It’s ever so easy to make the case against hopefulness. Maybe it’s a sign of the times—writers don’t want to seem foolishly optimistic; readers don’t want to seem gullible; and all of us have been discouraged and disillusioned by too many political leaders. After all, suspending skeptical disbelief is what we do when we read a fairytale, not what we do with the news. Am I right?
So,here we are as a new administration gears up to take office. The conservatives are ranting about “Clinton Retreads.” The Progressives are grumbling that the whole team is too centrist—all political insiders. “So much for change we can believe in,” they sigh. Even those who think the team is mostly well-chosen are lamenting that the problems we face are virtually insoluble.
Confronted with all this negativity, it is hard to see why Obama would get out of bed in the morning. Nobody really thinks he can make a difference, everybody is dissatisfied and cynical, dissent is rampant and he hasn’t even taken office. Who’s sending out vibes of support? Where is the cheering section? Is it sufficient that we elected the man? Do we now fold our arms, lean back, and glower through our eyebrows waiting to pounce on the first hint of a miscue?
Distrust pervades out appetite for the news and accounts for why talk radio opinion is so consistently on the attack. We actually find cynicism entertaining. When you look at it closely, it’s shameful. We channel-surf to stations that offer tabloid journalism, voting with our remotes against the more reasoned opinion, or the balanced analysis. Consequently the ratings and the bucks go the ones who select news by its entertainment potential.
All of us should take a long hard look at our attitude as it shows up in our article comments. “Balanced” does not mean no point of view. But it should preclude using dismissive adjectives, sneering characterizations, and artful rendering of facts out of context. Words and clichés like “drink the cool aid” or “useful idiot” don’t persuade, they insult and they are no substitute for facts and analysis.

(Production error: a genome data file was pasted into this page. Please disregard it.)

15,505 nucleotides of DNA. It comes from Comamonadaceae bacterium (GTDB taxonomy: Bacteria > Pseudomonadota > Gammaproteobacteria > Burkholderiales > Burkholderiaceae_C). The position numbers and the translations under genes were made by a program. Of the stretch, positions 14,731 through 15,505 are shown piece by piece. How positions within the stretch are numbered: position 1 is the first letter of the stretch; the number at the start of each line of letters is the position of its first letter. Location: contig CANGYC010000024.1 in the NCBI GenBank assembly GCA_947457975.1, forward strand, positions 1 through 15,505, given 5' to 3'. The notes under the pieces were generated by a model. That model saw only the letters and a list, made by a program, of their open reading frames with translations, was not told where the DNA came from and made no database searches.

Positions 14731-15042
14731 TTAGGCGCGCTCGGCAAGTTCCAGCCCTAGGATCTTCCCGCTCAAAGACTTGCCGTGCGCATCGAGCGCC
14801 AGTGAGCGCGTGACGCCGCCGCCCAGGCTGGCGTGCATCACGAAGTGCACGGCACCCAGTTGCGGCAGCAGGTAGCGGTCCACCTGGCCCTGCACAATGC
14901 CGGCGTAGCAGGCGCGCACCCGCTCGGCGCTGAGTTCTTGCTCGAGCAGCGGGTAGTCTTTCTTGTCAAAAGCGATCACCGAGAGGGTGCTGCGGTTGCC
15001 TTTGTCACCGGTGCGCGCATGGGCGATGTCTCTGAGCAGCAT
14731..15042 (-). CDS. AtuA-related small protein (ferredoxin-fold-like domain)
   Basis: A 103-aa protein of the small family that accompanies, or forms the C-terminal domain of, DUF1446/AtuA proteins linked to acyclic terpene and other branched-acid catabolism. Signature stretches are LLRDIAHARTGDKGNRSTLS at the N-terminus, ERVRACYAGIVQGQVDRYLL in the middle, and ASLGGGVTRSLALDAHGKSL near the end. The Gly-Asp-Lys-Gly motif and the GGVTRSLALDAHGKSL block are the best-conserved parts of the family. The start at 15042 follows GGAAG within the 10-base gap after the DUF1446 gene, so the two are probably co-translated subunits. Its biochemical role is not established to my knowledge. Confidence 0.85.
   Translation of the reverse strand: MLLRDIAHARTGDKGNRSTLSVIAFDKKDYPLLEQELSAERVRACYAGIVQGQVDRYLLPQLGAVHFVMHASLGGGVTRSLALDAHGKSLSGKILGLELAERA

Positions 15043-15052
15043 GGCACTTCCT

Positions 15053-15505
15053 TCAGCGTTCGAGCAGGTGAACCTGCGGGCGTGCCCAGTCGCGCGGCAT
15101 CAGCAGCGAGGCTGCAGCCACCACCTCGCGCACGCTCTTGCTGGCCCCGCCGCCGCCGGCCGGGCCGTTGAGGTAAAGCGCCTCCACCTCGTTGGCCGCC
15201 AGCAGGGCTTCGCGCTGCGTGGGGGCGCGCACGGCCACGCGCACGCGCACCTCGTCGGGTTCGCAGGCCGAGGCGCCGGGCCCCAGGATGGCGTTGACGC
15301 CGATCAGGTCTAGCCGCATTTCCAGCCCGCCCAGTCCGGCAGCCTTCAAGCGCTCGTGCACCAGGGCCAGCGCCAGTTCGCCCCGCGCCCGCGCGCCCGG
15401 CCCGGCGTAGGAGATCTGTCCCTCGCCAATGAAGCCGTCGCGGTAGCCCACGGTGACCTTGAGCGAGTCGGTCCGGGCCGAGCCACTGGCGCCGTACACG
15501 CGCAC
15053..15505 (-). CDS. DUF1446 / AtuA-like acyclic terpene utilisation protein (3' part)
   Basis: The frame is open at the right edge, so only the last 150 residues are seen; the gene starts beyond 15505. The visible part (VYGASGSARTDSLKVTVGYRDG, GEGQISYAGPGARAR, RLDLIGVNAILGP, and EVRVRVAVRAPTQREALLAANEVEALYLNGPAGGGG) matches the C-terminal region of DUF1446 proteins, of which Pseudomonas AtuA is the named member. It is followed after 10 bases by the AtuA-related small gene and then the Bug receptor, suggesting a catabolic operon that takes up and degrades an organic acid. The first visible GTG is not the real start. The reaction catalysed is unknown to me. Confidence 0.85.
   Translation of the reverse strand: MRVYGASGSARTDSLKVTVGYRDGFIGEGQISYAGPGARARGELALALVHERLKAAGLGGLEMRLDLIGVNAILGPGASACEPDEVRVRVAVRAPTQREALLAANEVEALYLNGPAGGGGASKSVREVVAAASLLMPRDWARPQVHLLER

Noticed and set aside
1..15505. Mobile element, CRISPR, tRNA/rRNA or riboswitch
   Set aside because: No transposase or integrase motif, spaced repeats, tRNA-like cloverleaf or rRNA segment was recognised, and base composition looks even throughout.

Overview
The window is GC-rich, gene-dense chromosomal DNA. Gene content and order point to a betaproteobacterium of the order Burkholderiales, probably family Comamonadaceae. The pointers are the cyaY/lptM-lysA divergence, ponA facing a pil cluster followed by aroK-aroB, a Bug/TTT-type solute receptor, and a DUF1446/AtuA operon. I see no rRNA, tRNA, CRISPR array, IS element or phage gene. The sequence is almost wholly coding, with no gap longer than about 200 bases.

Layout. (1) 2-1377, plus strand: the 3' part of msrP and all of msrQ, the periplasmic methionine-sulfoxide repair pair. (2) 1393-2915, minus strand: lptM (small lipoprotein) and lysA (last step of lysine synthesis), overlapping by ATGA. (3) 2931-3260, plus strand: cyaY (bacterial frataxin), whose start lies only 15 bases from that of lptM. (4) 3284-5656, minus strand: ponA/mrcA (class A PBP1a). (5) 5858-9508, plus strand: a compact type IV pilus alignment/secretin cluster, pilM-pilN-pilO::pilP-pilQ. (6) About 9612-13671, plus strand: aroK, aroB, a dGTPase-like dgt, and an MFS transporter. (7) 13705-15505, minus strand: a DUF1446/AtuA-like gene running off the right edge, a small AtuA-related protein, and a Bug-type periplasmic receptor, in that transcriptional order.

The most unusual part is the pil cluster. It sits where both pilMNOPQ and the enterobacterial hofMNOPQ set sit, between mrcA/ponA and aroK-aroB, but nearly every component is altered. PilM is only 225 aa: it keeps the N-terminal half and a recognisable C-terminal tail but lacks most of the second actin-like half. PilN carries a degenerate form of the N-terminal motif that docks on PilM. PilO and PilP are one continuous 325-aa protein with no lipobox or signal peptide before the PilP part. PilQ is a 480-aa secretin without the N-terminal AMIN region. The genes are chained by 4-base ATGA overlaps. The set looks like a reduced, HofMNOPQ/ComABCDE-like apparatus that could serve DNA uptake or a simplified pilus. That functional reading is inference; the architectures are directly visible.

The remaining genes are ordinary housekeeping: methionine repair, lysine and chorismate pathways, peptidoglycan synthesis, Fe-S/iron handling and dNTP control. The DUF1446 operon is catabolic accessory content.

Lawyers have an expression: “If you don’t have an argument, pound the table.” It points to the human tendency to substitute emotion for logic and fact. If your viewpoint has merit, it should stand on its merits and not lean on verbal table thumping for support. If you descend into cathartic invectives, trashing the other guy’s viewpoint, who are you writing for? You are probably therapeutically venting you own issues; is that a fair use of the airtime? Are you informing the reader in a meaningful way? As a rule, light trumps heat in arguments—especially when the reader so easily bolts away with a mouse click.
OpEdNews, like many internet news sources, exercises almost no editorial discretion over what appears on its pages. If you submit it, it will probably get posted. Unlike the mainstream media, it is very open and accessible. That’s its strength and weakness all in one. On the plus side there is a refreshing variety whereas the mainstream gets into group think. On the minus side, there is no fact-checking, no vetting of sources, and no editorial oversight of style. So, one may need to read a lot of poorly thought out, poorly written, overly long ramblings and rants before finding the jewel. Like the boy mucking out the barn, I sometimes find myself wondering if the pony is worth it.
The OpEdNews.com editors do exercise discretion in what stories are featured at the top of the category, in the headlines, and in the side-bar. And, God bless them, the editors are volunteers who, unlike me and other readers, don’t read a couple of lines of the stinkers and click to the next article. They dutifully read the whole thing before accepting or rejecting it.
As authors, comment writers, and quick-link posters we should do our best to make reading upbeat and worthwhile for the editors and other readers. Let us write, not rant; let us illuminate, not distort; let us thoughtfully criticize, not carp; let us persuade, not deride.